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O365 Powershell - How do I set a password to never expire just for global admins RRS feed

  • Question

  • I've have got over 45 O365 portals to manage and basically want to set the password expiry for global admins not to expire.

    I have got the script to connect to all of the portals, I can set individual users password to not expire and can also get a list of company administrator's using the get-msolrolemember

    How do I set the password expiry for a group of users based on msrolemember?

    Tuesday, February 9, 2016 2:57 PM

Answers

  • Global admins are the last group that should have passwords never expire.

    Richard Mueller - MVP Enterprise Mobility (Identity and Access)

    Tuesday, February 9, 2016 3:09 PM
    Moderator

All replies

  • First, a note - non-expiring passwords are RARELY a good idea.

    Perhaps someone here is familiar with O365 and can help you with this (I can't, I've never touched O365 and hope never to), but you might also want to ask the O365 community directly on their site:

    https://community.office365.com/en-us/f

    Good luck.


    Tuesday, February 9, 2016 3:01 PM
  • Hi cta,

    if you're going to the trouble to automate accessing all those accounts for user management ... why not simply change the password globally instead?

    Same as Mike, I've never had to deal with O365 and hopefully never will.

    Cheers,
    Fred


    There's no place like 127.0.0.1

    Tuesday, February 9, 2016 3:04 PM
  • I don't want to set it globally for all users.  The password expipry only needs to be applied to global admins of o365.
    Tuesday, February 9, 2016 3:07 PM
  • Global admins are the last group that should have passwords never expire.

    Richard Mueller - MVP Enterprise Mobility (Identity and Access)

    Tuesday, February 9, 2016 3:09 PM
    Moderator
  • Thanks,

    I will have a look.  I know non-expiring passwords are not a good idea which is why I only want to it to apply to the global admin accounts which have to administer over 45 portals.

    Tuesday, February 9, 2016 3:09 PM
  • I know non-expiring passwords are not a good idea which is why I only want to it to apply to the global admin accounts which have to administer over 45 portals.

    The fact that these accounts have such wide authority is the exact reason their passwords should expire. In fact, these accounts should have even more stringent password restrictions than other accounts!

    I agree with the others. This is very bad idea, and you should not do this.


    -- Bill Stewart [Bill_Stewart]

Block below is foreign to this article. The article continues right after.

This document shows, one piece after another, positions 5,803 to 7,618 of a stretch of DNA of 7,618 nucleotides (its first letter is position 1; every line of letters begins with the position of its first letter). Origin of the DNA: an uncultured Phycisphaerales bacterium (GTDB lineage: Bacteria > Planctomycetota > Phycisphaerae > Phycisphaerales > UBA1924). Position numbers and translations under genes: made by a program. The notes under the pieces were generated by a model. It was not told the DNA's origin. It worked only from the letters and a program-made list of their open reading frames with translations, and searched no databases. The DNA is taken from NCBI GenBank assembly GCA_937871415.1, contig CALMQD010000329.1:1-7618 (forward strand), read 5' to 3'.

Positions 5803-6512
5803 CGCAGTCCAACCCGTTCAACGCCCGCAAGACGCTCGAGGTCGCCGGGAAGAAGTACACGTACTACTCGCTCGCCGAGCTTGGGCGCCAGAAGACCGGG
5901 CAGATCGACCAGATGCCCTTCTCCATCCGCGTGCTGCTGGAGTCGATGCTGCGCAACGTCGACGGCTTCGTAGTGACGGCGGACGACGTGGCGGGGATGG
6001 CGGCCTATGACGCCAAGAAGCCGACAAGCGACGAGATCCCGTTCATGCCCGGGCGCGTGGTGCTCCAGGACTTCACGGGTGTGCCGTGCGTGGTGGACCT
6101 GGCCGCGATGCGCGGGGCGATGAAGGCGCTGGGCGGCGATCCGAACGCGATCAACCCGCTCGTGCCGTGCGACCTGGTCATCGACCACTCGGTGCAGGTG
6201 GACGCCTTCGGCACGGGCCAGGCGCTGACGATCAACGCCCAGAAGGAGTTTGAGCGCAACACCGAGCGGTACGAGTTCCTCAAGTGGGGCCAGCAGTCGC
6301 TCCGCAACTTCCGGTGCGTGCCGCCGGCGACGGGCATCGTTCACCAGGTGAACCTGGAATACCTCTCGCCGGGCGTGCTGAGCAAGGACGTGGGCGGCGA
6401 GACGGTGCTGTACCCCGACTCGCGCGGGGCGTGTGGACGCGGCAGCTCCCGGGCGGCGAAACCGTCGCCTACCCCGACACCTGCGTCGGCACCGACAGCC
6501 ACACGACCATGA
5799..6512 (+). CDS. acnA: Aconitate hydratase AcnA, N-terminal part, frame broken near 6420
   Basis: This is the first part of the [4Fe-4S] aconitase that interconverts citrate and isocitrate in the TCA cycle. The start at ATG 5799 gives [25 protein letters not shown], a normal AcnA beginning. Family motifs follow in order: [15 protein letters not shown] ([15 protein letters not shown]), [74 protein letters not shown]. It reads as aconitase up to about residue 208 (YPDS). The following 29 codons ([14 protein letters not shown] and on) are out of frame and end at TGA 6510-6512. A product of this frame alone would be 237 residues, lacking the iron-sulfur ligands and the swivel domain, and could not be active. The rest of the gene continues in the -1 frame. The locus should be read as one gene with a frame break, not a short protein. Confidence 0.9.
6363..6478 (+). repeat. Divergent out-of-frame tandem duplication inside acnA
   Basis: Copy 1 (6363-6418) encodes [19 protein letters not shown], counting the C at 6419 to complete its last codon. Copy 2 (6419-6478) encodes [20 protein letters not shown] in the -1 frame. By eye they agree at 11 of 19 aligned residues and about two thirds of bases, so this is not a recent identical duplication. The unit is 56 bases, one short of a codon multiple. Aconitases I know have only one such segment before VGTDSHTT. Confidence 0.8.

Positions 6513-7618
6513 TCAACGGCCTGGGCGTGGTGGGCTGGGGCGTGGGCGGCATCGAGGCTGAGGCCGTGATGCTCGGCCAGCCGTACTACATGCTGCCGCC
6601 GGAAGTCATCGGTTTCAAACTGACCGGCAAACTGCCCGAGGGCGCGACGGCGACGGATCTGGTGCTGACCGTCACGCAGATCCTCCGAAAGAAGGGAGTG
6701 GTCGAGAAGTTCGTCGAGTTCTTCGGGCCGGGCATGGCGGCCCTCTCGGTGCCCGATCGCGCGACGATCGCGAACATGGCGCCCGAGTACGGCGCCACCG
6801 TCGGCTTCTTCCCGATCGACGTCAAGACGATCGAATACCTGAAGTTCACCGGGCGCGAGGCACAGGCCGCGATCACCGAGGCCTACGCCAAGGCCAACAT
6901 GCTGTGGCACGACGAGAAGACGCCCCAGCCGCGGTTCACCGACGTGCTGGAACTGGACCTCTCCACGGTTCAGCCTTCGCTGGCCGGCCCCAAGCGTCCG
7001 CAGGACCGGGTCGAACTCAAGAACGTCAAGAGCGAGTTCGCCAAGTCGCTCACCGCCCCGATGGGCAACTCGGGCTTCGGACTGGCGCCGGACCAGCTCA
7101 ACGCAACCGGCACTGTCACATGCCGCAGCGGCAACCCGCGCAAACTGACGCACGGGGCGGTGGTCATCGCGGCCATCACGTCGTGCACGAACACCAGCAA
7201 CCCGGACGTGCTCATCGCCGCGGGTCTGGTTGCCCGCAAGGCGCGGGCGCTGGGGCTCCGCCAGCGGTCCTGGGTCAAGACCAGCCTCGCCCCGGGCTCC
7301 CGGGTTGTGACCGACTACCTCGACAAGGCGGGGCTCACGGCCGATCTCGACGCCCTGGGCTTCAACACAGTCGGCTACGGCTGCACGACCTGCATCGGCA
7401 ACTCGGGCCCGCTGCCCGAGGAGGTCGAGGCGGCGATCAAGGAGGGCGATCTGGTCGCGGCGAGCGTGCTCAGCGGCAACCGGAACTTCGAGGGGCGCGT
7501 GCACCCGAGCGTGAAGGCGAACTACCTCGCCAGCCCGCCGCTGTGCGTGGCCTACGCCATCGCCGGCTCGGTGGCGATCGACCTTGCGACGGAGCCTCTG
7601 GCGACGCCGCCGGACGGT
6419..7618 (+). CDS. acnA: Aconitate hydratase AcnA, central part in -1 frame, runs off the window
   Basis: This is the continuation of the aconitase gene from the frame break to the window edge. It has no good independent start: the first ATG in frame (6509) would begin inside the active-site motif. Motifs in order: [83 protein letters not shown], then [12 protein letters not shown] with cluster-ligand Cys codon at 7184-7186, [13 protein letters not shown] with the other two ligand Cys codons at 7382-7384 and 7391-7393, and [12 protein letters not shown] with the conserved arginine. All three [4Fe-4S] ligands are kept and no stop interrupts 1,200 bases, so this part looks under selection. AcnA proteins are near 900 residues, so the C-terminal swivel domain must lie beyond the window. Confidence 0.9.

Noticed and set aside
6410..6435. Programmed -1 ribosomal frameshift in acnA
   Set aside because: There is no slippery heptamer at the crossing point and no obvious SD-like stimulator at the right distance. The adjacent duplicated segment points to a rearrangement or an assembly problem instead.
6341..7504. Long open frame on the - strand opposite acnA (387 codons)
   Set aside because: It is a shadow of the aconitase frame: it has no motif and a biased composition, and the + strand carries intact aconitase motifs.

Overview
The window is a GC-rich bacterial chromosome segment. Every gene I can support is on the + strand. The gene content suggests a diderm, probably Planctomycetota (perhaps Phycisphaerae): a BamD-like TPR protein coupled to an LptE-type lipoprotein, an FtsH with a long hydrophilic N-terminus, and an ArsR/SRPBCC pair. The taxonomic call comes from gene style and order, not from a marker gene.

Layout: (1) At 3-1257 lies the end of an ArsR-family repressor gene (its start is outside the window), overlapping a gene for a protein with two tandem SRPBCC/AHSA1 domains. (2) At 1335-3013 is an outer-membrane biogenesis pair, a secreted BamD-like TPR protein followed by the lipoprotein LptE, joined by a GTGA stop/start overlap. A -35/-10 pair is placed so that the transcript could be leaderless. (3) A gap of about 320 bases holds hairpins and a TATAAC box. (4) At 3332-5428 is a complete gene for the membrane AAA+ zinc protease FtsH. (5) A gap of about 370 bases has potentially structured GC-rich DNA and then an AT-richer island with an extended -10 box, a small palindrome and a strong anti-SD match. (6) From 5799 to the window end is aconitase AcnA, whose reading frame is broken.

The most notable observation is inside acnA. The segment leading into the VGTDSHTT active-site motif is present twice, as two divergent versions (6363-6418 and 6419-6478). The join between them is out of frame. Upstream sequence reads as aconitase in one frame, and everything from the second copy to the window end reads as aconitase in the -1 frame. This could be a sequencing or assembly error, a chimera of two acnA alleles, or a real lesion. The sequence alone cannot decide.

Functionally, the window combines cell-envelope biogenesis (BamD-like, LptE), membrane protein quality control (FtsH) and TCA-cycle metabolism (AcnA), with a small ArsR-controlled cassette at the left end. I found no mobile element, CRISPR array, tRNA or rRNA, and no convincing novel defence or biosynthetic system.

Tuesday, February 9, 2016 4:28 PM
    Moderator
  • I would add, if a normal user is hacked, his indentity and files/email can be compromised. But if an Administrator is hacked, everyone's identity and files can be compromised. If passwords never expire, an attacker has unlimited time to guess the password by brute force. It no longer really matters how complex the password is, since the attacker can work on the password indefinitely.

    I also am not familiar with O365, but global administrator sounds like an account where consequences could be especially grave if the account is ever compromised. Nothing should ever be done for the convenience of administrators. Always, the consequences of a security breach should be considered with designing security features.


    Richard Mueller - MVP Enterprise Mobility (Identity and Access)

    Tuesday, February 9, 2016 5:16 PM
    Moderator
  • If you're doing it right, which is a telling statement, you would have different passwords for each account so that a compromise of one won't affect any other clients. Remember that passwords don't just get compromised by brute force attacks, user error or keylogging is a more likely scenario in most cases.

    Or to put it another way, Contoso might be really annoyed that they've lost their entire tenant because their supplier used the same password for Fabrikam as well and it got compromised.

    If you do have to share a password, which is bad, the better option would be to provide a way to update them all at once. At least that way you can update it regularly and on demand when needed.

    It sounds like you need a decent password safe tool.

    Tuesday, February 9, 2016 5:31 PM
  • Set-MsolUserPassword -ObjectId <Guid> [-ForceChangePassword <Boolean>] [-NewPassword <string>] [-TenantId <Guid>] [<CommonParameters>]

    https://msdn.microsoft.com/en-us/library/dn194140.aspx


    \_(ツ)_/

    Tuesday, February 9, 2016 7:03 PM